BOSTON (WWLP) – After Yarmouth Police Sergeant Sean Gannon was killed in the line of duty last year, his K-9 partner, Nero, did not receive immediate medical attention after being shot and now a proposal on Beacon Hill aims to change that.
On April 12, 2018, Sgt. Gannon and Nero were shot while serving an arrest warrant. Nero waited hours for treatment while his handler was given medical attention.
An outdated law in the Massachusetts constitution prevented Nero from being taken by ambulance to a veterinary clinic to receive care, and now Sgt. Gannon’s parents are leading the efforts to change that.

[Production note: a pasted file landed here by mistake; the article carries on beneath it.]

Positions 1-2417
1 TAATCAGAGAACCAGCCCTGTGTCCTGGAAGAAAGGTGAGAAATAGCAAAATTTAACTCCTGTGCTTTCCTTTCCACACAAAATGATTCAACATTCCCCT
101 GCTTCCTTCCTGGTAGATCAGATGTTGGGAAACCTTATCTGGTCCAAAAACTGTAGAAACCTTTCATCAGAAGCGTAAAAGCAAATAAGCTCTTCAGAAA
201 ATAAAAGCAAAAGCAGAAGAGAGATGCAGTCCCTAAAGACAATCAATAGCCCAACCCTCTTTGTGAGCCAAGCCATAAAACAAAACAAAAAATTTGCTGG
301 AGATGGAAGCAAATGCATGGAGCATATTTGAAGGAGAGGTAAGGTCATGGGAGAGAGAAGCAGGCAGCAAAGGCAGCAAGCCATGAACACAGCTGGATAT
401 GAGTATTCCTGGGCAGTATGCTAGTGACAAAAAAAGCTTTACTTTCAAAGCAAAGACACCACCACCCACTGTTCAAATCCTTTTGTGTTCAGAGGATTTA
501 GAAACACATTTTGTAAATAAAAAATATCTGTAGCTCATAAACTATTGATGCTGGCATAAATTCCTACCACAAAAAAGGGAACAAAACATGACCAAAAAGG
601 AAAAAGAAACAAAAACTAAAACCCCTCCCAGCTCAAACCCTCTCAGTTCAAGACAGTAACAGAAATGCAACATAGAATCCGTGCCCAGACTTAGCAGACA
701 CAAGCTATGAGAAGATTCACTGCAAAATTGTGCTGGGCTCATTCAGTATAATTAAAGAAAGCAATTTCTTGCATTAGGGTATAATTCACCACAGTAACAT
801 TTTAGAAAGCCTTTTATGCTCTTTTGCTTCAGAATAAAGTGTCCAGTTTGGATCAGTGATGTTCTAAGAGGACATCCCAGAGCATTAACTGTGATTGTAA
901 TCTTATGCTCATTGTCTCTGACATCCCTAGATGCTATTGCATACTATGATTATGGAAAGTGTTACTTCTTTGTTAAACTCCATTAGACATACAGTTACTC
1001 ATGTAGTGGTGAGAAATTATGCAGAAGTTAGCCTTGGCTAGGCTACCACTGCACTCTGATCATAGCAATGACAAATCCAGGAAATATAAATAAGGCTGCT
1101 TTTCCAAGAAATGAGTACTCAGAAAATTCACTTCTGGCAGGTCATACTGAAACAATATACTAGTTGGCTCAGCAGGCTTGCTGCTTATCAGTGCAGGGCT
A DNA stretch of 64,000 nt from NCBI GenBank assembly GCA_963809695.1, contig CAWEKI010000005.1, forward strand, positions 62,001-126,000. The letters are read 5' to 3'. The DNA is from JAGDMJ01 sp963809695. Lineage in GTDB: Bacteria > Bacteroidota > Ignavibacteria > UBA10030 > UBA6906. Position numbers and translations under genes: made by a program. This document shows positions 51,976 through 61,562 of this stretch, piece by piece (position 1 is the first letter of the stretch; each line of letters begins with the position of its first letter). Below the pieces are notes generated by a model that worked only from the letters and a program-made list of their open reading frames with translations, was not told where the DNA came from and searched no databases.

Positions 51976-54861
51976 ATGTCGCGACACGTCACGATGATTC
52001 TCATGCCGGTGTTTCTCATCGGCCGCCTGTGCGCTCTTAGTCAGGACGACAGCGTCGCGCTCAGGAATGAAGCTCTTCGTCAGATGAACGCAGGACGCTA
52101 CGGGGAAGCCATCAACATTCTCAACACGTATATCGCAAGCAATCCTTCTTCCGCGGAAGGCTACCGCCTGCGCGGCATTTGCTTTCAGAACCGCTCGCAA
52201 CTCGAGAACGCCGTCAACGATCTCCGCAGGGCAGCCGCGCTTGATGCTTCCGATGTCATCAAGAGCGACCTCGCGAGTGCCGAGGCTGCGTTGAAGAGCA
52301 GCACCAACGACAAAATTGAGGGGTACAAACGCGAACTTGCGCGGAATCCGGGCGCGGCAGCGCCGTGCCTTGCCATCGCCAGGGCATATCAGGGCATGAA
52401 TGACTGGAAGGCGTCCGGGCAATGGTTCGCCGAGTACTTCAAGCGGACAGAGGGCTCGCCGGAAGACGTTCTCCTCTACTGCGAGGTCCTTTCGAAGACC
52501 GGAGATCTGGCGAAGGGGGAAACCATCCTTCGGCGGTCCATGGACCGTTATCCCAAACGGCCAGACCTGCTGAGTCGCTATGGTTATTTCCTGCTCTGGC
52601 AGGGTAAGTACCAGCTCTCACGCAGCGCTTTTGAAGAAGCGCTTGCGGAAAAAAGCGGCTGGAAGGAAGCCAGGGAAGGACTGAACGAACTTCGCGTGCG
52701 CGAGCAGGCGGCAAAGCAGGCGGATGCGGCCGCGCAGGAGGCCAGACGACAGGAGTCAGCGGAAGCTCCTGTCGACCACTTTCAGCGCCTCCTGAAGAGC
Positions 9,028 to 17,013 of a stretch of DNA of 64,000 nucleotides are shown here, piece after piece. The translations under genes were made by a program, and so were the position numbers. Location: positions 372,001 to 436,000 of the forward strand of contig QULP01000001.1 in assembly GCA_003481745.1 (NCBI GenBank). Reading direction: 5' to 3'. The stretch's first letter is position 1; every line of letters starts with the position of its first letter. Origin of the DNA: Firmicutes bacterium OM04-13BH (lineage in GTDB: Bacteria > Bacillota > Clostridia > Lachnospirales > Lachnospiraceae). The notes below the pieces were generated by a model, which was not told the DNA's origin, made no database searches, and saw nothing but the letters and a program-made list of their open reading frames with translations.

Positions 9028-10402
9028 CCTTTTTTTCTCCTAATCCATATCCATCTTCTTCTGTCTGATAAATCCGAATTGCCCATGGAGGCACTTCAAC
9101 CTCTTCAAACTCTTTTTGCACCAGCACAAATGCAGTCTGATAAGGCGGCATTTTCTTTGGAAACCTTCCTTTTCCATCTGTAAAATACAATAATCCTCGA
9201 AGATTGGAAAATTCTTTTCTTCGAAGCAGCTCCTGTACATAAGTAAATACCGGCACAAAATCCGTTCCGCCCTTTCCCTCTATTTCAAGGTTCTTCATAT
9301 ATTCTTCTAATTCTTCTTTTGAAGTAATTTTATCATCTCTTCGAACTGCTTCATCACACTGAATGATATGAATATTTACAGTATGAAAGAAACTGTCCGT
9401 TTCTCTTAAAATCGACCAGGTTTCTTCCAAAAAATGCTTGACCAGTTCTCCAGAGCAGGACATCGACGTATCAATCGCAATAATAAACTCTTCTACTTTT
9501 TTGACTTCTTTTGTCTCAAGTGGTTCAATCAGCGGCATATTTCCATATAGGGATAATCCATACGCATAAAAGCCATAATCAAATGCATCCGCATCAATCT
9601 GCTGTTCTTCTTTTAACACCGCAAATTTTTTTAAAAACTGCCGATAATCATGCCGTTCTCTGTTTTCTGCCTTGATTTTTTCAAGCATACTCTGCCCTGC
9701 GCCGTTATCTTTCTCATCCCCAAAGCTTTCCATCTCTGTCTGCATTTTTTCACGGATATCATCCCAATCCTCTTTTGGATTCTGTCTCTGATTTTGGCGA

“It was devastating, it was horrible enough to know what happened to Sean, but to know that Sean would have known that his K-9 was suffering for three hours because of an outdated law, that’s just wrong, it’s wrong and we can fix it,” Sgt. Gannon’s mother, Denise, said.
The Gannon family came to the State House on Thursday, to show their support to the Senate Bill 14-31, known as Nero’s Bill, which would allow first responders to treat police dogs for injuries sustained on the job, something they said that Sean would have wanted.
“Sean would want to be here today if he could to support this legislation for his beloved K-9 that was injured,” Sgt. Gannon’s father, Patrick, said.
Nero’s Bill would allow EMT’s to treat injured police dogs, as long as there are no injured people that need to be brought to the hospital.
Four other states have already passed similar versions of the bill, and many people are hoping to see Massachusetts become number five.